Two law students have sued Kenya School of Law for refusing to admit them for the 2015/2016 advocates training programme.
Gideon Maina and Susan Njeri complain that KSL has failed to resolve their admission stalemate despite promising to do so.
KSL is said to have denied them admission on grounds that they did not meet the requirements set out in the Kenya School of Law Act.
The two students say they duly passed the relevant examinations of University of London qualified for and awarded Bachelors Laws Degree by the said University in August 2013.
In a letter dated December 18, the school informed the petitioners that their applications were unsuccessful even after appealing against the decision.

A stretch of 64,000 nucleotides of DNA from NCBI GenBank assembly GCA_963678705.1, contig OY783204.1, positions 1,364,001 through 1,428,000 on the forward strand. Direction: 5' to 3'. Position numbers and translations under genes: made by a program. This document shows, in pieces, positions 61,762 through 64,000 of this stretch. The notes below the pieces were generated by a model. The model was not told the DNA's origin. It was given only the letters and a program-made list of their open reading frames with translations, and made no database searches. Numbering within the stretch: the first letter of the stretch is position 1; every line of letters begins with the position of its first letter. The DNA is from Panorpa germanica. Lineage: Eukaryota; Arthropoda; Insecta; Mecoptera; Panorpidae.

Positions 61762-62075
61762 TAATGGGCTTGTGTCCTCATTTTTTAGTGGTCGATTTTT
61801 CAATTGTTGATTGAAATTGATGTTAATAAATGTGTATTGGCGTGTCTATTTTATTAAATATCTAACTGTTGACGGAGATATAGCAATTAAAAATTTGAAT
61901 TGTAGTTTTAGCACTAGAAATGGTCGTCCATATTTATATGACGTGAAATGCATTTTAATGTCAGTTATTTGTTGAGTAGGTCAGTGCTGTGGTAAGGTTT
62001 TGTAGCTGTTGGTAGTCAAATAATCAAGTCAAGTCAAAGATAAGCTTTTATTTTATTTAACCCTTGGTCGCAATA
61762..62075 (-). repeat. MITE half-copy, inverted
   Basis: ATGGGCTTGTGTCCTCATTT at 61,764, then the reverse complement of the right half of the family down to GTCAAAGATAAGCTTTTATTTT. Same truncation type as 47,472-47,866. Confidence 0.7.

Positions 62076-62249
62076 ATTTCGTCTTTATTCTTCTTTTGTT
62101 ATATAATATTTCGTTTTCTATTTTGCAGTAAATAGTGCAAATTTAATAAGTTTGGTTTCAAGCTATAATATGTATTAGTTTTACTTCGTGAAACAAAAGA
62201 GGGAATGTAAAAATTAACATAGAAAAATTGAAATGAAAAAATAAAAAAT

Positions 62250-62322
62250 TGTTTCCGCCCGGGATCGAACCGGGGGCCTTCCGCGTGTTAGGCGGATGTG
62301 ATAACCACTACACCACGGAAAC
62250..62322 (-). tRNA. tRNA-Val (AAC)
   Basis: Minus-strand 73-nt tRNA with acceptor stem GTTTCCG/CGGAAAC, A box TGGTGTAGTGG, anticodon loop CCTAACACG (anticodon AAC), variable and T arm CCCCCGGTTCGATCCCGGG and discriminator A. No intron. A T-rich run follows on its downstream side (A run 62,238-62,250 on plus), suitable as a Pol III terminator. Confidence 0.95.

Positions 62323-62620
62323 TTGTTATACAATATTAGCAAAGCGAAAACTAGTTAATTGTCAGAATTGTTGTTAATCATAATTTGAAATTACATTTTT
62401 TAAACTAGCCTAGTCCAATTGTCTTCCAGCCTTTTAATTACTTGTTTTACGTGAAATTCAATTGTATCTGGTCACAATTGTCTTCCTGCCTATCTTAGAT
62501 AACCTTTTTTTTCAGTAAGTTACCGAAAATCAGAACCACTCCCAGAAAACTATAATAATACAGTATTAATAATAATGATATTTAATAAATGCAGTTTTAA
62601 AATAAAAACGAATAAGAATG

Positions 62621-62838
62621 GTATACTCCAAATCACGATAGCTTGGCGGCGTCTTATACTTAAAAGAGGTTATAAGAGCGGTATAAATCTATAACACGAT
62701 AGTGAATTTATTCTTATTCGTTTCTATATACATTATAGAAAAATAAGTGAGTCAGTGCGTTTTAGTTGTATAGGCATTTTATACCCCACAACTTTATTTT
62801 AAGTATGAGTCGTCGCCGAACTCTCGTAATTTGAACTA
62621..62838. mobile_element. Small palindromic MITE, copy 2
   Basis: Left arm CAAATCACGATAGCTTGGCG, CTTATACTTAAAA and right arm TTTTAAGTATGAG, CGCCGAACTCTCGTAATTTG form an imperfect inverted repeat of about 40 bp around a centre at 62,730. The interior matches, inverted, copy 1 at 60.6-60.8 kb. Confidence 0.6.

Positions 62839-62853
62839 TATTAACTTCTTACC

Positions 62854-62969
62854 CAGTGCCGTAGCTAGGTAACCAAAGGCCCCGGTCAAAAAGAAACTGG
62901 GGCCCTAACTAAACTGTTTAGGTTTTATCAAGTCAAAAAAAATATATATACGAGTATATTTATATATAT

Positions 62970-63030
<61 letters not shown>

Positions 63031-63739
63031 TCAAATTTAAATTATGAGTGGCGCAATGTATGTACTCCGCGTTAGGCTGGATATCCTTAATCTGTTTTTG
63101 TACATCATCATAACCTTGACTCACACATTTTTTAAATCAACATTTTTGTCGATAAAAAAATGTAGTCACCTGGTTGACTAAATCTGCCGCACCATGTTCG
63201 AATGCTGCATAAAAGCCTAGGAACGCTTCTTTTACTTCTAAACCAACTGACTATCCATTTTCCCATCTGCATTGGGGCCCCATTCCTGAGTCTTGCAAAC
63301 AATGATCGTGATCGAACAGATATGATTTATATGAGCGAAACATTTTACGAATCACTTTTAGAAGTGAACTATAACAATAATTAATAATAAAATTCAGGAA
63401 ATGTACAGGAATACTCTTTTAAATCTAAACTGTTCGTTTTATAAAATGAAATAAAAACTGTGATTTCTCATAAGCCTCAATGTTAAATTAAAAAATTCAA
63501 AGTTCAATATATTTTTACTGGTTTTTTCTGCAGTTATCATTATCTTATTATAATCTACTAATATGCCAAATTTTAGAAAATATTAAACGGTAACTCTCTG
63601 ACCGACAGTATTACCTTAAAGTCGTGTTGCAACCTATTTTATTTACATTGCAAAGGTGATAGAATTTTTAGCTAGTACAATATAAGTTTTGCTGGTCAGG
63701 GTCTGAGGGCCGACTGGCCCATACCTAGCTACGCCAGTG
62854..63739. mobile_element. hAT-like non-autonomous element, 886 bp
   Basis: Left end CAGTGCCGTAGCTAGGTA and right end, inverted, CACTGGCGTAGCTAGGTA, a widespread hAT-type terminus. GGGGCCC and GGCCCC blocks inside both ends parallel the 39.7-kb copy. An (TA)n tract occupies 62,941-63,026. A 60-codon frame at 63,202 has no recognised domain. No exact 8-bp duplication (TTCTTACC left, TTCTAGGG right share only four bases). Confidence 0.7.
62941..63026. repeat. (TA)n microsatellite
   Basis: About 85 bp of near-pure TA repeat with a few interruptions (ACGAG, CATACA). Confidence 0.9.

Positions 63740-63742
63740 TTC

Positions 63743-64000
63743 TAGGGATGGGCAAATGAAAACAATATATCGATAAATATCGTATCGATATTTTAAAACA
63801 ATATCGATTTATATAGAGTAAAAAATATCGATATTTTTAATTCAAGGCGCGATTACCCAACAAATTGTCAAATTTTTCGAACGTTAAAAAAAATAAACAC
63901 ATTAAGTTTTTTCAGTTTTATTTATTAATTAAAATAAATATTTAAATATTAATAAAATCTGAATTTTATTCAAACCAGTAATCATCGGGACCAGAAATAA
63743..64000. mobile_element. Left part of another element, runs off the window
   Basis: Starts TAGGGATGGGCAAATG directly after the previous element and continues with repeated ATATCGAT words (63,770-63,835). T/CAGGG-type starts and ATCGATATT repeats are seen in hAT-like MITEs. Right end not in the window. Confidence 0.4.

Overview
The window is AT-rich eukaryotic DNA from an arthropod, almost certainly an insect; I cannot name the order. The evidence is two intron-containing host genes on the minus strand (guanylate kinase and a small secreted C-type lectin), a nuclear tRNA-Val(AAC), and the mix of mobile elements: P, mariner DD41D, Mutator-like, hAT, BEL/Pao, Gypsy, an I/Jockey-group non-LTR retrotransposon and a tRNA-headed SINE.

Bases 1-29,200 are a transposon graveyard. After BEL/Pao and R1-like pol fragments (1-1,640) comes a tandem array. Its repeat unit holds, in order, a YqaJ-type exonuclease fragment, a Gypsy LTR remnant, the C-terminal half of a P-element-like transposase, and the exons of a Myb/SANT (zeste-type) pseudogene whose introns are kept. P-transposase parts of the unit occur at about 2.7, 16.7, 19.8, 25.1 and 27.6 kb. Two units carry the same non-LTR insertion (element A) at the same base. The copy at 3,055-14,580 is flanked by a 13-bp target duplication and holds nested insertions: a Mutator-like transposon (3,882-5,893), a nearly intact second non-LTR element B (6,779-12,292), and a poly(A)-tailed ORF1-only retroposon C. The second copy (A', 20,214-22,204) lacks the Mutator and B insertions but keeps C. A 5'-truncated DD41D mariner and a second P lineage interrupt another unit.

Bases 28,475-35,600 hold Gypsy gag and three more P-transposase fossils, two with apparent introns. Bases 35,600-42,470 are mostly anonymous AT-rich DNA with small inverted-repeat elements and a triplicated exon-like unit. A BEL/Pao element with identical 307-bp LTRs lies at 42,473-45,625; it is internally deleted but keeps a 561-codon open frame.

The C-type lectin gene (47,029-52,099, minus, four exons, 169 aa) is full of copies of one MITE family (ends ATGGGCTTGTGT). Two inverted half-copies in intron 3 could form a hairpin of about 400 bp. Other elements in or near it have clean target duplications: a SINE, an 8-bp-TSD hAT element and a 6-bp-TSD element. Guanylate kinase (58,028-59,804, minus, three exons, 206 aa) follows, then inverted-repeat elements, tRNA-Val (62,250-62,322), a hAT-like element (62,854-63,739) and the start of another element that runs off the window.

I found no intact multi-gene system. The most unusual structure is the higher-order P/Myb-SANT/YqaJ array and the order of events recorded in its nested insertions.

The aggrieved students want the high court to intervene saying they stand to suffer prejudice as they are missing out on the training that is currently ongoing at the school.
The petitioners insist they have satisfied the requirements for admission for the 2014/2015 academic year.
According to them, Accreditation Regulations 2009 only apply to Kenyan Institutions that intend to offer legal education at the time the regulations came into force and do not apply to institutions outside Kenya.
“By applying its provisions to qualifications obtained in an institution outside Kenya, KSL has denied us equal protection of the law as guaranteed in the Constitution, ’they argue.
Consequently, they are seeking orders to quash the decision of KSL’s Board to deny them admission to the school and an order compelling it to admit them.